The Motherhood livestreamed the first 20 minutes of the discussion on Facebook, and you can watch here:

If we met you at SNAP! Conference, or if you’re interested in learning more about joining our network, you can learn more here or contact us through contact@themotherhood.com.

The Other-hoods of The Motherhood: Food Allergy Moms

Food allergy moms

The beauty of the internet and social media is that we’re able to create, belong and contribute to distinct communities of people based on shared interests, passions and experiences. Those communities can open so many doors for us – whether it’s finding new friends who share in similar interests or challenges, or uncovering resources and tips. Bloggers and influencers embody this, creating niche communities of followers and building relationships with like-minded individuals.

We recognize that the amazing influencers in The Motherhood’s network belong to (and have created) many of these online communities. Our network has been building relationships with these influencers since the inception of blogging and what is now known as influencer marketing. With communities built around thousands of topics, they are so much more than moms – they are entrepreneurs and business professionals, educators and activists, stylists and cooks, photographers and tech gurus, and more. That’s why we’re excited to launch a new blog post series: The Other-hoods of The Motherhood.

Through this series, we’ll highlight some of the niche communities that our influencers have created and actively create content around. By gathering insights on these other “hoods,” we’ll also shine a light on the power and impact that these passionate groups of like-minded people hold, as well as the best ways for brands to partner with them.


Food Allergy Moms: Insights from our Network

One of the most powerful, vocal and driven communities we work with is food allergy moms. Here’s a look at the food allergy moms within The Motherhood’s network of influencers:

Furthermore, our network insights dashboard reveals that:

  • 43 percent of respondents have some kind of food allergy, sensitivity or intolerance
  • Almost half of the respondents have a child living with food allergies, sensitivities or intolerances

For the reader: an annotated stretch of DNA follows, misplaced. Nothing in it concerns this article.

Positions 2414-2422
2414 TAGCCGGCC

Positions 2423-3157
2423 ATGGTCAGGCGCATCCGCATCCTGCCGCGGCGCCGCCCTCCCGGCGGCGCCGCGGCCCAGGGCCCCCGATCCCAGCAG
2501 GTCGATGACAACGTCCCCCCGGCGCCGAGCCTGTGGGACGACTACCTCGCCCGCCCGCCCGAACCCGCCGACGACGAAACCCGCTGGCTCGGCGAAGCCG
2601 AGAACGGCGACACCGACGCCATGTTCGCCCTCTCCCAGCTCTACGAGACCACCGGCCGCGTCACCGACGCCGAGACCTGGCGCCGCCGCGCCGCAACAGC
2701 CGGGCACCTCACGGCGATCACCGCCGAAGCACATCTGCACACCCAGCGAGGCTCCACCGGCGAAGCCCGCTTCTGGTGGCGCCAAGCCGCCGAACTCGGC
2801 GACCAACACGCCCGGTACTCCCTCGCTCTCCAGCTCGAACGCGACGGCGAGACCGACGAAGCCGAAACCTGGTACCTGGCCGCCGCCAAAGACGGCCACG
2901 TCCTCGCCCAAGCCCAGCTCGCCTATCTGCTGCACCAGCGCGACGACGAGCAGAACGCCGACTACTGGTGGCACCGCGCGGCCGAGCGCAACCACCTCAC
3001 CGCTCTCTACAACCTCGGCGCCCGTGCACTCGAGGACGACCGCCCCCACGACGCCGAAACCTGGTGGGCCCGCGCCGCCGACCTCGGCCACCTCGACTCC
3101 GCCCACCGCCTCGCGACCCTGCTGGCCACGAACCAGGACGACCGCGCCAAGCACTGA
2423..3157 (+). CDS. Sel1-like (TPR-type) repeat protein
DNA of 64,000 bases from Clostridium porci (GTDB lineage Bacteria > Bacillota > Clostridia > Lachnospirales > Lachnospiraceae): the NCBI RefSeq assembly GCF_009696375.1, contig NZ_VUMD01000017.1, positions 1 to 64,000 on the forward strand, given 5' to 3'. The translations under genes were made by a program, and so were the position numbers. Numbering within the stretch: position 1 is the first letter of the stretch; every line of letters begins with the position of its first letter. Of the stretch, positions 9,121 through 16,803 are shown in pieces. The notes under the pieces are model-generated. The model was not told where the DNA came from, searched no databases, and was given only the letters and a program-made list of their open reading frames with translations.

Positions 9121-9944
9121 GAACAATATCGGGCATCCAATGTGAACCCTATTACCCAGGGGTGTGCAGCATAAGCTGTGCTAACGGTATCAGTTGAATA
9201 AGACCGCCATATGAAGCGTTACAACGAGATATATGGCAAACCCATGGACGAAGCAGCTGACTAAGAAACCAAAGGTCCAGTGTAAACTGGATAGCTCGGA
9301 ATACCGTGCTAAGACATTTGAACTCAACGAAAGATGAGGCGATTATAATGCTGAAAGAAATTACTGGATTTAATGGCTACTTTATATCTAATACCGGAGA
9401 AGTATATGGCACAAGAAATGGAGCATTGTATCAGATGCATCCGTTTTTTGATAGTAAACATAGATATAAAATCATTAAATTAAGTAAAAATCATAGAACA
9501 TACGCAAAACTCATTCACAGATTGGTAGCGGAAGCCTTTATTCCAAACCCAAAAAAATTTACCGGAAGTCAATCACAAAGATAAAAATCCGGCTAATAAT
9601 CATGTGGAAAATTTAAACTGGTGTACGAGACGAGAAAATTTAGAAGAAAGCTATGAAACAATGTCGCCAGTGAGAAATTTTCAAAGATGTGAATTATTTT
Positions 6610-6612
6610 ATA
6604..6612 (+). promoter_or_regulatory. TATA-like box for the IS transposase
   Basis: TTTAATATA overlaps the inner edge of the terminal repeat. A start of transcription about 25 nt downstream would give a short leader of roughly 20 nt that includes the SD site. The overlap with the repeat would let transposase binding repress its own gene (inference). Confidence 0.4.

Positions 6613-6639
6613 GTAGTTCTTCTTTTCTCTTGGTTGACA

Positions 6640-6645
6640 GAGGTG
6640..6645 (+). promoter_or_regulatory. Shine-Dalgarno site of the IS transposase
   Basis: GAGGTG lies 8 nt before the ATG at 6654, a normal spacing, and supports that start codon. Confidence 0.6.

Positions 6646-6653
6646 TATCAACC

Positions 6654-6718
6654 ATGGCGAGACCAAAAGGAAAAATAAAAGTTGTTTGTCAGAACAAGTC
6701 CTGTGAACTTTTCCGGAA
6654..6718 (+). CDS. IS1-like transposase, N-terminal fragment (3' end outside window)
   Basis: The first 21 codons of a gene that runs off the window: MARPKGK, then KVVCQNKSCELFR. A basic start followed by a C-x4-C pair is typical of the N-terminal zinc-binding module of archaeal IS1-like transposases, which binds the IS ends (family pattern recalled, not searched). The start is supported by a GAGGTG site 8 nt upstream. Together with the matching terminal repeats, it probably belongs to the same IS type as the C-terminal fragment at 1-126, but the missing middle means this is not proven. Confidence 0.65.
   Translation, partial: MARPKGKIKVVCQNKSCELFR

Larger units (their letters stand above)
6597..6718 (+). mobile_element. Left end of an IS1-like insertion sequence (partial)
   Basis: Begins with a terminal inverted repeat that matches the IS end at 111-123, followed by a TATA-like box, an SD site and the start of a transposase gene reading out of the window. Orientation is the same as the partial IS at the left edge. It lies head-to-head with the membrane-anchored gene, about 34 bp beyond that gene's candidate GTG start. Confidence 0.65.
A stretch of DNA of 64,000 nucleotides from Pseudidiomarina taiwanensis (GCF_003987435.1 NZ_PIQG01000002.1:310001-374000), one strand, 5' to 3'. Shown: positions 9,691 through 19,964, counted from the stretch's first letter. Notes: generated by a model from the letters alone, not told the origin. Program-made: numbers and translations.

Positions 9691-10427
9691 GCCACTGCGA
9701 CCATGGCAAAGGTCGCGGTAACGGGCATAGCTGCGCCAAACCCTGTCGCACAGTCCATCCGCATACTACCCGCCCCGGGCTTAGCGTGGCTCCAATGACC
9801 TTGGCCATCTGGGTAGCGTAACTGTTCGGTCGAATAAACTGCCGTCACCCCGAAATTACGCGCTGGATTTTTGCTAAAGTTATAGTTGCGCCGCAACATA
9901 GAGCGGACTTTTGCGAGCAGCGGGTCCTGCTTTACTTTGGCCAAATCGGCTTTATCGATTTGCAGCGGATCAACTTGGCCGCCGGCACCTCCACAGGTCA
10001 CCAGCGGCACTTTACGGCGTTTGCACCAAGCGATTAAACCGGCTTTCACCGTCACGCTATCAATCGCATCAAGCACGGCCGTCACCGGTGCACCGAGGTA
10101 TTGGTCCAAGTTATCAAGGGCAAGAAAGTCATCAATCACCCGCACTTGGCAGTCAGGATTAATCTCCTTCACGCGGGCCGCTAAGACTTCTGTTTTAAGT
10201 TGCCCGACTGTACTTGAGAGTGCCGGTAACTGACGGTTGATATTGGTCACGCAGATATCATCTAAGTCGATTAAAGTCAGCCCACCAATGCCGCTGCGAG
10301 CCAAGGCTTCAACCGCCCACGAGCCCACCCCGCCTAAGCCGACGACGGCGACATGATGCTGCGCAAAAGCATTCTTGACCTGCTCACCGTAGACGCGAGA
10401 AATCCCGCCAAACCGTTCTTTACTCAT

• The most common allergies and intolerances among our influencers include: milk (39.5%), gluten (24%), tree nuts (15%), peanuts (15%) and eggs (13%)

Connecting with Food Allergy Moms

It is estimated that nearly 15 million people in the United States have food allergies. The Motherhood team can relate on a very personal level, as some of our team mebers, as well as our children, have food allergies and intolerances. We understand firsthand the incredible value these communities offer, including Facebook groups and blogs, which serve as trusted resources.

We also recognize how critically important it is for those with severe food allergies and intolerances to find a brand or product they can trust. Once those brands and products are identified, food allergy moms can, and will, champion those trusted products fiercely. Company, brand and product research is a way of life for those with severe food allergies, as their safety or the safety of their child is dependent on it – from breakfast to dinner, and nearly every moment in between.

In our research, influencers shared the lengths they go to to ensure food safety, including online research, food journals, “safe” food lists, consulting doctors and allergists and figuring out recipe substitutions that work for everyone. Something that was made very clear by respondents is that although a food allergy might only affect one person in the household, the entire family (and sometimes extended family and friends) are impacted and often make adjustments in terms of the brands and products they choose.

This extends the aforementioned consumer base of 15 million to a much greater pool of consumers, giving brands the opportunity to reach and engage an even larger group of people with allergen-specific messaging and products.

Collaborating with Food Allergy Moms

Of course, influencer marketing campaigns see the strongest engagement when the content offers true value to the reader – and there’s incredible opportunity for brands to leverage influential food allergy moms as a way to connect directly with a very in-tune, active and engaged consumer base. There has never been a bigger opportunity or moment for allergen-friendly brands to showcase their facilities, their production methods and their products – here’s looking at you, Made Good, Enjoy Life, Divvies, Cherrybrook Kitchen and the many other brands that are dedicated to serving this community.